The sailing competition started on September 24, Pusan (280 miles southeast of Seoul). The waters were calm; the wind was gusting at 17 knots, but then, suddenly, the weather changed. With gusts reaching up to 35 knots, two Singapore sailors from the 470 class were thrown into the water.
Lawrence Lemieux was sailing alone when he saw Joseph Chan foundering in the water and Shaw Her Siew clinging to the hull. Despite lying second in the Finn Class, Larry turned his boat and sailed to rescue Joseph Chan. According to Canada.com, “the current was going in the opposite direction of the wind, which was causing the four-meter waves to break. For another thing, Lemieux had to go downwind to go to the man’s assistance, which meant his own boat started taking in a lot of water.” Chan was too severely hurt to climb aboard, so the Canadian sailor dragged him into his boat, then rescued Siew and waited until help arrived.
Lawrence Lemieux finished 21st.
The board of the International Yacht Racing Union undisputedly decided that Lemieux should be awarded an honorary second-place for his heroic rescue efforts.
“The first rule of sailing is, you see someone in trouble, you help him,” declared Lawrence Lemieux for the Edmonton Journal.
3. Muhammad Ali lighting the cauldron – Atlanta Olympics,1996
“If you had told somebody in 1968 that in 1996 Muhammad Ali would be the most beloved individual on earth, and the mere sight of him holding an Olympic torch would bring people to tears, you’d have won a lot of bets,” said Gumbel Bryant on ESPN Classic’s SportsCentury series (Espn.go.com), and he was right.
At the 1996 Olympics in Atlanta, Muhammad Ali inspired millions of people with his courage and spirit. The three-time world heavyweight boxing & Olympic champion was chosen to light the flame at the Olympics.
This beautiful moment is one of those rare moments that leave an audience moved to tears. Ali was officially diagnosed with Parkinson’s disease 28 years ago, but none of the terrible symptoms stopped him from lighting the cauldron. Ali steadied his trembling hands and faced the challenge with dignity and willpower.
“Tears were shed by many, as the man whose beliefs had once divided a nation was now a unifying — and beloved – force,” concluded Larry Schwartz in “He is simply … The Greatest!”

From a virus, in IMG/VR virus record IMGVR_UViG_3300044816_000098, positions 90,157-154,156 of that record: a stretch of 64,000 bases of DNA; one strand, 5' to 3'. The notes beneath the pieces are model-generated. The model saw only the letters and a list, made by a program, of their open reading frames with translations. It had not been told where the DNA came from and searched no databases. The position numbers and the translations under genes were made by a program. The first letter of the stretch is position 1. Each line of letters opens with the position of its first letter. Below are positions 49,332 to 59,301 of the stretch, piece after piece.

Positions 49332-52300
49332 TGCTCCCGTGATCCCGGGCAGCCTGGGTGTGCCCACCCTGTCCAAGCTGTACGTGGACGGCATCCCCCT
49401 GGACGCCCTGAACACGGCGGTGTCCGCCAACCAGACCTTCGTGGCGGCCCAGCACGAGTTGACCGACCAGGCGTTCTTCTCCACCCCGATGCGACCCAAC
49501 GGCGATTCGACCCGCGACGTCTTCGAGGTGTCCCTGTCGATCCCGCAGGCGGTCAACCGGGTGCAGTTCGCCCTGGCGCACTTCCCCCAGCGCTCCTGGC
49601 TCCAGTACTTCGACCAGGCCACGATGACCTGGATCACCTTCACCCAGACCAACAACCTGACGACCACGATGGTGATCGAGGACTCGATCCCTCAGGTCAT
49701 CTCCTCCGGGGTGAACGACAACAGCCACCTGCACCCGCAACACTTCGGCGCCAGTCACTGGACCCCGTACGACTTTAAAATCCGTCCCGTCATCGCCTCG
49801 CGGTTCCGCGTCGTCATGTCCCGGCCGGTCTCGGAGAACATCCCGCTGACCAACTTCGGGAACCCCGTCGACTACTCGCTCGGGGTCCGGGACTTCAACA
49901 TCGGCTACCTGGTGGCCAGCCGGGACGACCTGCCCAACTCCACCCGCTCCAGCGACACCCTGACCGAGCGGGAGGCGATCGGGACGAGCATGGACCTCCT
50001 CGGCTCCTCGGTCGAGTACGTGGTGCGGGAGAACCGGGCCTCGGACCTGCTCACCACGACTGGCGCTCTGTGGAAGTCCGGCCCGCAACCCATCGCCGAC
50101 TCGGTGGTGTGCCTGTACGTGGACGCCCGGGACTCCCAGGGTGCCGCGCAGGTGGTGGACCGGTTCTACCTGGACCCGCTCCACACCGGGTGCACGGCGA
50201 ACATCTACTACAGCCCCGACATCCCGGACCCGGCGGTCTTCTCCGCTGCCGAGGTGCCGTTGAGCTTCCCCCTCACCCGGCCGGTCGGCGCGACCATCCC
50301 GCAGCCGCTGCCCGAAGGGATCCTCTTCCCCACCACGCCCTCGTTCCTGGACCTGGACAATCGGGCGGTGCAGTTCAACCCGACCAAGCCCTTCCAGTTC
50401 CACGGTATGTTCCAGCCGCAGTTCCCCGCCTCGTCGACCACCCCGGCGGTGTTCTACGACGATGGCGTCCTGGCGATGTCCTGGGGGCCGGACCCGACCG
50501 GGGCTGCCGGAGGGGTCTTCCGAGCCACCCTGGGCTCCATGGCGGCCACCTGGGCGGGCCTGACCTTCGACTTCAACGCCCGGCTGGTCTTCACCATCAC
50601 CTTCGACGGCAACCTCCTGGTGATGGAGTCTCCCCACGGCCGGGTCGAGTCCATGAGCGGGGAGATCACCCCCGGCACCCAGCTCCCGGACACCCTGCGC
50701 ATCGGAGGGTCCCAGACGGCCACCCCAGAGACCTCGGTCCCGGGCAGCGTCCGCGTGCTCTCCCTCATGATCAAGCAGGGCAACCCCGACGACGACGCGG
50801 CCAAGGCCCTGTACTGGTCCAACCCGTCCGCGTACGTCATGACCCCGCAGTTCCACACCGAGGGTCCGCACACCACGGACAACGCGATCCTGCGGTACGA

2. Nadia Comaneci scores the very first perfect 10 – Montreal Olympics, 1976
Since 1932, luxury watch manufacturer Omega has been the official timekeeper of Olympic events. Shortly before the 1976 Montreal Olympics, the company contacted the International Olympic Committee and asked if it would be better to replace the three-digit boards with boards that could display four digits. “I was told, ‘a 10.00 is not possible,’” remembers Daniel Baumat, director of Swiss Timing. “So we only did three digits.” (LATimes.com) On Sunday 18 July 1976, 14-year old Nadia Comaneci made her Olympics debut and scored seven perfect 10s. The Romanian gymnast will forever be remembered as the first gymnast to achieve the perfect score of 10.
With an incredible total of seven 10 scores in a single Olympic competition, Nadia set a world record hard to beat.
In a sweet bit of irony, the scoreboard showed 1.00, because 9.99 was the board’s limit at that time.
Nadia is aware that, like Russian Olga Korbut before her, she inspired and continues to inspire many generations of gymnasts, but she strongly believes they shouldn’t replicate what she achieved, “everybody has to be unique and do their own thing,” declared Nadia for CNN.com
1. Derek Redmond’s inspirational race – Barcelona Olympics,1992
Unlike Carl Lewis, who won ten Olympic medals or Michael Johnson, who still holds the world and Olympic records in the 400m and 4 x 400m relay, Derek Redmond doesn’t have a room full of gold metals, but “it is Redmond who defines the essence of the human spirit,” believes award-winning journalist Rick Weinberg.
Just like in Kelly Holmes’ case, injuries consistently disrupted Redmond’s career. An Achilles tendon injury forced him to withdraw from the 1988 Seoul Olympics just 10 minutes before the big race, so Redmond felt he had everything to prove at the 1992 Olympic Games.
Derek told The Guardian what happened at the Barcelona Olympics: “On the day, everything went smoothly. I got a really good start, which was unusual for me. I think I was the first to react to the pistol. My normal tactics were to get round the first bend and then put the burners on for 30m, accelerate hard. But by the time I’d got upright I was almost round the bend, much further than usual, and I decided not to bother, to save my energy in case I had to fight for the line. About three strides later I felt a pop.”
Derek injured his hamstring and went off the ground. His Olympic dream over, but what followed is the most inspirational and memorable moment in sports history. The athlete pushed himself back to his feet and tried to finish the race. While Derek was hobbling along the track, his father pushed aside a security guard and reached him at the final curve. He tried to convince his son to stop, but Derek refused. “Well then, we’re going to finish this together,” said Jim Redmond.
Derek Redmond’s father was selected to carry the Olympic torch in the run-up to London 2012.
By Timeea Vinerean